Roboni-i can engage in multiplayer gameplay with other Roboni-i robots. View larger.
Interactive Single- and Multi-Player Games
The feature that distinguishes Roboni-i from other robotic competitors is its ability to participate in real gameplay and multiplayer games with other Roboni-i owners. To set up a multiplayer game, the robots must “join” each other in a group so they will be able to identify each other. Once this happens, you’re free to interact with other Roboni-i units and play games with them.
Reprogram Roboni-i with Your Computer
Edit Roboni-i’s behavior with your PC. View larger.
Using the included Command Center program, you can customize the way your Roboni-i reacts to different stimuli. The program is very easy to use, although it does take some degree of computer competence (which younger kids may not have.) A drag-and-drop menu lets you easily program your robot to reverse, spin around, crabwalk, flash its activity LEDs, and more. The program also comes with a comprehensive tutorial, making it easy to learn how to use your robot.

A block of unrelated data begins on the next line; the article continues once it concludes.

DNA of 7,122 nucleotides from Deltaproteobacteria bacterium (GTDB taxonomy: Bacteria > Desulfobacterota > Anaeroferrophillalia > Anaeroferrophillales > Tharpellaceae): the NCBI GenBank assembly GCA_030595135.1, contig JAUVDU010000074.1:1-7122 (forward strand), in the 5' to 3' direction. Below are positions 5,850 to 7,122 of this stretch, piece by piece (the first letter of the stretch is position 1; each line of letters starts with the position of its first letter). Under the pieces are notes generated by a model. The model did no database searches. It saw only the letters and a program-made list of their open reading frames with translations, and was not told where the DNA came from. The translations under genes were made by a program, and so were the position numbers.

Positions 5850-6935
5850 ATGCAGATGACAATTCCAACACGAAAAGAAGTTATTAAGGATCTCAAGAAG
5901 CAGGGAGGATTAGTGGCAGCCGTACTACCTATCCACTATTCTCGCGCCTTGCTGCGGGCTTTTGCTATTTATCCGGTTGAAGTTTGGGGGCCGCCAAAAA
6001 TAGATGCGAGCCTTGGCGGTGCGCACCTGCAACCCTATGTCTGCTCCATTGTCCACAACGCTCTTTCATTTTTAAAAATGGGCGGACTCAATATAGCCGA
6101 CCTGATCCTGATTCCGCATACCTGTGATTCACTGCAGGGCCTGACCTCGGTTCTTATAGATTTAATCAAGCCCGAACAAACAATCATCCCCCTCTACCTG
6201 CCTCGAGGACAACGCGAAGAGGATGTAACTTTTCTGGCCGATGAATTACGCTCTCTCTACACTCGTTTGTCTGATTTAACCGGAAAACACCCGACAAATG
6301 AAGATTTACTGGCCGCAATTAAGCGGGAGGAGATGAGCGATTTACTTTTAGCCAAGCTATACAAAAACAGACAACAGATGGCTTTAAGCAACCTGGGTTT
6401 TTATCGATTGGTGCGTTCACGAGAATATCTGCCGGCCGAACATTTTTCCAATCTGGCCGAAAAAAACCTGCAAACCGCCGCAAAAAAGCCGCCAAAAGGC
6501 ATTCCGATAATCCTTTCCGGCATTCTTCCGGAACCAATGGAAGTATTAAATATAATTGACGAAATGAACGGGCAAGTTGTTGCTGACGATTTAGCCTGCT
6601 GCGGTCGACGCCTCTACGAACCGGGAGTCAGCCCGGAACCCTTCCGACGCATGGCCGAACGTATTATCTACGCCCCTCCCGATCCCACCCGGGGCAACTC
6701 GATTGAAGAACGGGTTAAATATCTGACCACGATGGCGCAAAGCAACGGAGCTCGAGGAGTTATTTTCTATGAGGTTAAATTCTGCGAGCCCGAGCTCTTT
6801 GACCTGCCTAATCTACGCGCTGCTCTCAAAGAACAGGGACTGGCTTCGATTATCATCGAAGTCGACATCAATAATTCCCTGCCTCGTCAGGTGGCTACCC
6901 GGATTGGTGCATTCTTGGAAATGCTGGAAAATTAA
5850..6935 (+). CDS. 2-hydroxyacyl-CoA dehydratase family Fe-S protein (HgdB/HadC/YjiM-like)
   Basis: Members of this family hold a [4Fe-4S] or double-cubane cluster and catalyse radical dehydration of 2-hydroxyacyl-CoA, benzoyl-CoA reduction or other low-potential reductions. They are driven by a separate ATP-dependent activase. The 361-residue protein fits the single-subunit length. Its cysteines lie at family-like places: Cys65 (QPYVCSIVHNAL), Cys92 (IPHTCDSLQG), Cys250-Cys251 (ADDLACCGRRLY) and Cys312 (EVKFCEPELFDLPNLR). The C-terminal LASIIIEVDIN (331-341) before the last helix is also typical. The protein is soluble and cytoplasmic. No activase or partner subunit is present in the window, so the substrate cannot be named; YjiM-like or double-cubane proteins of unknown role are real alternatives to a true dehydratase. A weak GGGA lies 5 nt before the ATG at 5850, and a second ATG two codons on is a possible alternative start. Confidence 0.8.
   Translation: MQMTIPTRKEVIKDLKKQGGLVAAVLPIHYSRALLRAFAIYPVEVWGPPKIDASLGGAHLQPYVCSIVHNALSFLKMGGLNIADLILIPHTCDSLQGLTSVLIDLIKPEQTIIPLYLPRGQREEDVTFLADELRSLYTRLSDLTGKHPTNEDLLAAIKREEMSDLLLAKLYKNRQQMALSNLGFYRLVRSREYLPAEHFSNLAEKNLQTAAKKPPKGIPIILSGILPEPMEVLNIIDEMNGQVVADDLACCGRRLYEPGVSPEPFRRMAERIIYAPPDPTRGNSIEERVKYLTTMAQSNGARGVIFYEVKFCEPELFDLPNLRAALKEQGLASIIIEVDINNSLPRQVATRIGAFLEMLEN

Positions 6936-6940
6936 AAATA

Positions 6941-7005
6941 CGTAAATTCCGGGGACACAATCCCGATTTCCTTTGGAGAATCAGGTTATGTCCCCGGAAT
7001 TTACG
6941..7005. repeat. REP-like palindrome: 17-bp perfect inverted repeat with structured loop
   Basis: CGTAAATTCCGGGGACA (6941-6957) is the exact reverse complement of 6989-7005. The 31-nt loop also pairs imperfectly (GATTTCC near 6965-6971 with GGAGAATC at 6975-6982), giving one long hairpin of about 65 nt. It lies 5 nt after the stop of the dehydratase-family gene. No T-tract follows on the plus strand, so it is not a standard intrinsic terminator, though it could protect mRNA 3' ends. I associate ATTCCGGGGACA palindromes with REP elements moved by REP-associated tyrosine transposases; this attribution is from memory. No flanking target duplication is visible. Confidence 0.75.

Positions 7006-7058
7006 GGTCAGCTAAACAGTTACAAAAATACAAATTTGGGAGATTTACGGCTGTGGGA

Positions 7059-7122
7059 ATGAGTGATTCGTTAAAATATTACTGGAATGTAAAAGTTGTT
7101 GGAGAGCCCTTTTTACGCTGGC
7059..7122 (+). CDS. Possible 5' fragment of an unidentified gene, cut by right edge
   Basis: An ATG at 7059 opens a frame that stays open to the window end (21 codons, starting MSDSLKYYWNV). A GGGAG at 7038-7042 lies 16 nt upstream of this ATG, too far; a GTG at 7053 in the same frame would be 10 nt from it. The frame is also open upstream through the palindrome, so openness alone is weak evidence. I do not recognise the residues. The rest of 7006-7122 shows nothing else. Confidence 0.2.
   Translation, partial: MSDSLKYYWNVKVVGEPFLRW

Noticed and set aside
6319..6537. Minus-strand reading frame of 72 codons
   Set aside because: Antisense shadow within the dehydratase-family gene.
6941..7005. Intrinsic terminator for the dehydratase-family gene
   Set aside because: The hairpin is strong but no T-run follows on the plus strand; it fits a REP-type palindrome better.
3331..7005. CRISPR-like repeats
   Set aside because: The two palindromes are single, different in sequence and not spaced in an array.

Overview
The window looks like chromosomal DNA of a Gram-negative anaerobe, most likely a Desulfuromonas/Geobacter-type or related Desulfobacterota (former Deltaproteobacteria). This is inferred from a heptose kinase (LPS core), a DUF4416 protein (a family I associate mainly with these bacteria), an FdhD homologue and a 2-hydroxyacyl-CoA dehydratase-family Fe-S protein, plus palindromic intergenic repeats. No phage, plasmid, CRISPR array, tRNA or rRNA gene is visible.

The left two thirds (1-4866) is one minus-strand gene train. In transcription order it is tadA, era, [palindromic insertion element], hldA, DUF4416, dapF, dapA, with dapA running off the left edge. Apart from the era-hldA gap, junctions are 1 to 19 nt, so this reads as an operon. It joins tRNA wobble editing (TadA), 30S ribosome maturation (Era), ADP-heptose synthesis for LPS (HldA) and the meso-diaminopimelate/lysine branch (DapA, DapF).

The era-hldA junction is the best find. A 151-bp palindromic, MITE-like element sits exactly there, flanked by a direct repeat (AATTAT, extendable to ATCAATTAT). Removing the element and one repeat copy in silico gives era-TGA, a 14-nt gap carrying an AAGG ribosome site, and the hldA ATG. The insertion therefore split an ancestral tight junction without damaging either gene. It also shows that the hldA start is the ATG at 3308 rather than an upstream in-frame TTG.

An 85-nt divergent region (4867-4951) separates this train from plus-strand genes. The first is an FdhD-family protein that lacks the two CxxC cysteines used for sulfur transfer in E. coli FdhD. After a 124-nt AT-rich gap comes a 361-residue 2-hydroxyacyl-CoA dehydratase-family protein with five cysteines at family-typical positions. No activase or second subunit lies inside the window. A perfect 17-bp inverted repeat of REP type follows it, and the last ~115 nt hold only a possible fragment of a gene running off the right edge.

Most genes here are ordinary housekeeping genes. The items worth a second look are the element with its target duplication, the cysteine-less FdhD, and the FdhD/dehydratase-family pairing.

The Command Center program is compatible with Microsoft Windows XP, Vista, Windows 7. It is backed by a 1-year limited warranty.
|Roboni-i’s PC-based Command Centre Screen Shot|
The Command Center features extensive tutorials. View larger.
Roboni-i’s mission is to defend the world from approaching asteroids. View larger.
Roboni-i’s story is told through CGI-rendered movies, which you can view on your computer. View larger.
What’s in the Box
Roboni-i Robot, Base Station, Energy Port with Pod (Ball), Uni-hubs (3), SFX Hub, Controller, Software, Seven Games, USB Cable.
Rating: (out of 8 reviews)
List Price: $ 249.99
Price: $ 89.99
It may not be your birthday, but it’s most definitely the weekend. And if you’re looking to have a “good time,” there’s hardly a better place to look than your local ABC store. We mean… whatever place you can find that sells Medea. Put simply, this vodka maker has decided to wrap its spirits inside of bottles that boast programmable LED displays, and while the company has been kicking the tires for a small while now, we’ll have you know that these things are now available for purchase ($ 39.99 a pop) over the world wide web. Programming information is down there at the source link, and if you’ve been searching for the perfect complement to your LED rims, look no further. Man, if only Brennan Huff and Dale Doback would’ve had access to this while shooting their first and only music video…
Continue reading Medea Vodka (and its radical programmable LED bottle) now ready to party